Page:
I thought I'd do some quick reviews of the e-books that I read this week. FYI, Most of them were free books for the Kindle.
#1. To Prime the Pump by A. Bertram Chandler. The second John Grimes novel in Chandler's long-running sci-fi naval series. Excellent space opera - good characterization, fast moving and just a fun read.
#2. The Solar Pons Omnibus, Volume 1 by August Derleth. For those not familiar with Solar Pons, the Sherlock Holmes of Praed Street was an excellent homage written by Wisconsinite Derleth. The stories are written in a very similar style of Conan Doyle, and Derleth created some good characterizations and mysteries. This particular volume (the first of two) is somewhat derided because the editor published the stories in chronological order (instead of publication order) and took apparently took some liberties with the tales, but I find them very engrossing, almost nearly so as the original Sherlock Holmes' tales.
#3. The Schmoldenesse Falcon by John Northern. A free short story that has no idea what it's trying to be: Science fiction, hard-boiled detective fiction, or something else. It's a quick read, and free, so nothing ventured, nothing gained.
#4. L'il Red in the Hood by Graham Murray. Another free short story. I sort of assumed there would be some humor in this, but it's softcore porn. And worse, much like Paris Hilton and oral sex, Murray has managed to screw that up as well. Not even worth the price at nothing.
#5. Putt Up or Shut Up: A Shanktacular Guide to Golf's Greatest Excuses by Kevin Michael and Lacy Maran. A free humor book in which all the humor falls flat. I mean completely. It's like this book was written by the bastard love child of Jerry Seinfeld and Jay Leno - there's nothing even remotely funny in this book. The opening line, "What drunk Scotsman came up with the idea (sic) creating a club for every shot?" boded that it was not going to be a good experience. I've seen better humor and jokes on Laffy Taffy wrappers.
That's all for this week, folks!
Saturday, June 25, 2011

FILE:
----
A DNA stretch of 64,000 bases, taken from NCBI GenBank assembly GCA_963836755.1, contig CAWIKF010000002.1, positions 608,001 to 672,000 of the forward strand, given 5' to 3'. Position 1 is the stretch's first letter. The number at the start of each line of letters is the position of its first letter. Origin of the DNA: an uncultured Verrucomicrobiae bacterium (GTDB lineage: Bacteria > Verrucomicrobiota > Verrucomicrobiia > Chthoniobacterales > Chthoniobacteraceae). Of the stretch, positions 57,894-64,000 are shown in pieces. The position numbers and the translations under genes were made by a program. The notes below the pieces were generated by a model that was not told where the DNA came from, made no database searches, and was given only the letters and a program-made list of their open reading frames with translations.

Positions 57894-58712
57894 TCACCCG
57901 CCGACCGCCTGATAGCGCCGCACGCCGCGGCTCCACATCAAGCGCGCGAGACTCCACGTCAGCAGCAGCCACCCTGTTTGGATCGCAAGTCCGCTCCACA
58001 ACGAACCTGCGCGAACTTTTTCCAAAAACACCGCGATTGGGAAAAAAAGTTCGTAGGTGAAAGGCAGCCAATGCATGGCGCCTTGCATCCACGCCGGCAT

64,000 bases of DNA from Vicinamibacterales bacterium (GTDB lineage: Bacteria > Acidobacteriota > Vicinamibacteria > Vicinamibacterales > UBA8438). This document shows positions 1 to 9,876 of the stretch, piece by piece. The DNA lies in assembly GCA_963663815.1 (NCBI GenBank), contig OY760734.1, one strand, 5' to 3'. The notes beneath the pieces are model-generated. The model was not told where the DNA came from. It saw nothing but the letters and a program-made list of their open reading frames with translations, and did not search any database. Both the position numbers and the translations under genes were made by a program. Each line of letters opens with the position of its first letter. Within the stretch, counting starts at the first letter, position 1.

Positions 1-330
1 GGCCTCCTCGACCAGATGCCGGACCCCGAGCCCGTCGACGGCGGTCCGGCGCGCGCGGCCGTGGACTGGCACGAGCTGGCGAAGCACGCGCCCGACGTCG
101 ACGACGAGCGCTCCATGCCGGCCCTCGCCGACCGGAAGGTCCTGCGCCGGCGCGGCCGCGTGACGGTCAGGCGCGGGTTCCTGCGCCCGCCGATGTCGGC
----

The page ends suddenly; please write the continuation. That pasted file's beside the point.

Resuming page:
Saturday, June 18, 2011
The way I look at it, when in doubt, make your first blog about something interesting, odd and cool. So I'm starting with an record I recently listened to for the first time: The Grandmothers album “Eating the Astoria.” It qualifies under all three criteria.
The Grandmothers are a band composed of former members of the legendary Mothers of Invention. And just as there were many different incarnations of the Mothers, so has been the course for the Grandmothers. The primary forces behind the Grandmothers were Don Preston, Bunk Gardner and Jimmy Carl Black who formed the original band in the early eighties. The line-up has changed various times, and there were even two separate bands performing under that name at the same time at one point. The band has also had some troubles with Gail Zappa, the controlling interest of the Zappa Family Trust, who handle the music of the original Mothers of Invention, which was usually ascribed as being written by Frank Zappa. Jimmy Carl Black makes a brief mention to this situation without mentioning any names at the start of this album.
This concert was recorded in 1998 at the London Astoria. The Grandmothers line-up on this album includes only two original MOI members, Jimmy Carl Black (“The Indian of the Group”) and Bunk “Sweetpants” Gardner. Steve B. Roney handles the drums, Sandro Oliva guitar and vocals, Ener Bladezipper bass and Maurio Andreoni plays keyboards. While this may not be the actual Mothers of Invention, don’t let the fact that there are a lot of different names in the band throw you; this is an excellent touring group who know this relatively difficult material through-and-through.
I have to say that most of the album gives me the feeling that I’m listening to a live swing big band. The highlight of the disc for me was “Brown Shoes Don’t Make It,” a relatively long song that Jimmy Carl mentions was played only a few times live with the MOI (but that they play every night). There’s a good cross section of MOI hits, including “Call Any Vegetable,” “Big Leg Emma” and “Uncle Meat.” The Italians in the band provide a couple of numbers, including “Teen-a-Peek-a,” about the omnipresent matronly aunt that chaperones the female interest in a lot Italian romantic flicks.
Jimmy Carl Black takes the vocal chores on quite a few of the songs, memorably the bluesy “Lady Queen Bee” and “The Great White Buffalo,” both songs he wrote or co-wrote. He also closed out the concert on a medley of “The Orange County Lumber Truck” and the Native American-themed “Trail of Tears.” It’s clear that everyone is having fun and giving the audience what they came for: The music of Frank Zappa and the original Mothers of Invention.
While it probably helps if you’re a Zappa fan, there’s nothing I can’t recommend about “Eating the Astoria” - it’s definitely worth a couple of listens by any fan of good rock music.